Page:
I went to a hearing last night at the Capitol and would like to commend members from both sides of the aisle – republicans and democrats – for their clear and strong interest in increasing Texas' renewable energy profile. Sen. Fraser said at a conference earlier this year some really good things about Texas doing such a good job on climate and energy. One of his best suggestions I think was for Texas to continue what we're doing, and to me that means continuing with our Renewable Portfolio Standard (RPS).
I learned a long time ago, “if it ain't broke, don't fix it.” The Texas RPS is that rare government program that has come in under budget, ahead of schedule, and far exceeded expectations. So it seems to me that when Texas wants to do something for renewables, where other states have tried and failed, we have a clear model for success that we should be a proud champion of throughout the nation.
The Public Utility Commission has shown that our RPS has saved Texas consumers money, and I believe that SB 541 is a good example of a policy that will continue that trend by allowing market forces to find us the best and cheapest renewable energy, while capping prices to make sure consumers don't pay too much. Some may argue that “Texas got lucky with wind,” but I strongly disagree, because when you use free-market principles to drive innovation and performance, Texas consumers will always benefit.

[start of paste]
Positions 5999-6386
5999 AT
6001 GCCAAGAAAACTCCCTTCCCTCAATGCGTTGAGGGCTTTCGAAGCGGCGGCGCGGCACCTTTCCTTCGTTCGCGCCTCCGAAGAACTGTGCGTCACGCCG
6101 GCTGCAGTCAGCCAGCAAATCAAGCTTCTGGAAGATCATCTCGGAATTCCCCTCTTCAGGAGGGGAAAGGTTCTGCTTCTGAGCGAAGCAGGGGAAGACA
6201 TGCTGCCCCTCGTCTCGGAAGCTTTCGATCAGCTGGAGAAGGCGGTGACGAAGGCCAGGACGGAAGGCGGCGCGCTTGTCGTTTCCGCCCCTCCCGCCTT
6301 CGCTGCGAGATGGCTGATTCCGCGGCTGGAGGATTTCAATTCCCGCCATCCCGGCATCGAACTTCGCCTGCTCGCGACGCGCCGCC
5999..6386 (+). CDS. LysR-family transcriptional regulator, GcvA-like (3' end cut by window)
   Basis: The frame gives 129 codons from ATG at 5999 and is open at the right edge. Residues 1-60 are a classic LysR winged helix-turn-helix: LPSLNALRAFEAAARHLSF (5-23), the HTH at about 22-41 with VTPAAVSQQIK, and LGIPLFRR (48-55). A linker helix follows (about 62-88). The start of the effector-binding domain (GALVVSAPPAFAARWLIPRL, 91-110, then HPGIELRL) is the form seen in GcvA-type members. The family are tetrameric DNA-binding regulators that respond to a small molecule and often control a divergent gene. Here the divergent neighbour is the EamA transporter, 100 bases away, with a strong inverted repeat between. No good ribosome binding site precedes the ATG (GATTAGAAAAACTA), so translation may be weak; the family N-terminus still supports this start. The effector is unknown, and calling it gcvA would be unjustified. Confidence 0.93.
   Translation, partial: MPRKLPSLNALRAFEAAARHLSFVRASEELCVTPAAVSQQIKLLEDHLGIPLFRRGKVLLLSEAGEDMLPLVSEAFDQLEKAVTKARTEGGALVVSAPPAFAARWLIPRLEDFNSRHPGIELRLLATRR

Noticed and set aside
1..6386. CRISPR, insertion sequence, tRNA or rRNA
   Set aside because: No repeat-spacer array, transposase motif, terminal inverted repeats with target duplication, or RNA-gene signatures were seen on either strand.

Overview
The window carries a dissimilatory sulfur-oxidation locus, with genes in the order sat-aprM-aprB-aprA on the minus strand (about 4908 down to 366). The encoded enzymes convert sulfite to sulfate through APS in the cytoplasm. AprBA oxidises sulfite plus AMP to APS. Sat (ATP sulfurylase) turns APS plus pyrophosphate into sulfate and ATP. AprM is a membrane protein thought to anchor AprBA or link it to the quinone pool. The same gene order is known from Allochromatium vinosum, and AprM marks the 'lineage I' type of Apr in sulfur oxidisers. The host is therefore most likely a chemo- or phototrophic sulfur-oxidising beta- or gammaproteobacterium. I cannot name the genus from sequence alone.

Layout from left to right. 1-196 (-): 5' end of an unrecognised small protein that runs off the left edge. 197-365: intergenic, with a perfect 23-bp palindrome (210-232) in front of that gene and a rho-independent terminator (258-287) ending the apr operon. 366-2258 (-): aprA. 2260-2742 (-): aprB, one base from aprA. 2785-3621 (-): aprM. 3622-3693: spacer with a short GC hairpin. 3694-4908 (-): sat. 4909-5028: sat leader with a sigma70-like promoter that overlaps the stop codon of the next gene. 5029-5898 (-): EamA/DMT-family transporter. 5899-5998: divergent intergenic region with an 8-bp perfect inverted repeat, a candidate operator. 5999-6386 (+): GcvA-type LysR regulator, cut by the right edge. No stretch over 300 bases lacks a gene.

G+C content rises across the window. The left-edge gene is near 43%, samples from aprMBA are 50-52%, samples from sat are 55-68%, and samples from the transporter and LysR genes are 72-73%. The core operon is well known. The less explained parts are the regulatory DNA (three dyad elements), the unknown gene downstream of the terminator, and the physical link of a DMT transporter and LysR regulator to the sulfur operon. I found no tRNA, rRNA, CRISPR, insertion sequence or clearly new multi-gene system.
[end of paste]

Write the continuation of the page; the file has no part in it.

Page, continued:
For instance, there is a kind of solar technology you may have heard of called concentrating solar technology, which is very different from the solar panels we're all used to. It is cost competitive at Texas peak power prices, and being built all throughout the southwest, except in Texas. This kind of technology has been around for more than 30 years and is mature enough now to enter the Texas marketplace if we give it the signal of our strong interest. It is precisely this kind of technology that the RPS is designed to promote – technology that, like wind, is on the cusp of market scale, and that all experts agree when it achieves that scale, will see prices drop just as the price of wind did after Texas jumpstarted that industry in 1999.
Texas should position itself to be a leader in these technologies just as it did with wind.